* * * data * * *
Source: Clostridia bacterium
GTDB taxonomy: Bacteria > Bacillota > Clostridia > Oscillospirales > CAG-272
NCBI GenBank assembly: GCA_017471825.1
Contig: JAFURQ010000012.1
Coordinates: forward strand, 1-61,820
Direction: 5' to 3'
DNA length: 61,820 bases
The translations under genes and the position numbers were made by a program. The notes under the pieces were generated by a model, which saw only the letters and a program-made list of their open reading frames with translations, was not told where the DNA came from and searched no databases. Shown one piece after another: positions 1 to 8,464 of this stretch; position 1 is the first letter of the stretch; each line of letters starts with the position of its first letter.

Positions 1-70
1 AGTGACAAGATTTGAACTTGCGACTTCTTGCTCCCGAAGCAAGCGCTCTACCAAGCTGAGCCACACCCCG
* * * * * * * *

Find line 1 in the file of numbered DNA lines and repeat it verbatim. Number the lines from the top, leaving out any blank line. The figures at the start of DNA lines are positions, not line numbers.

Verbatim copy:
Source: Clostridia bacterium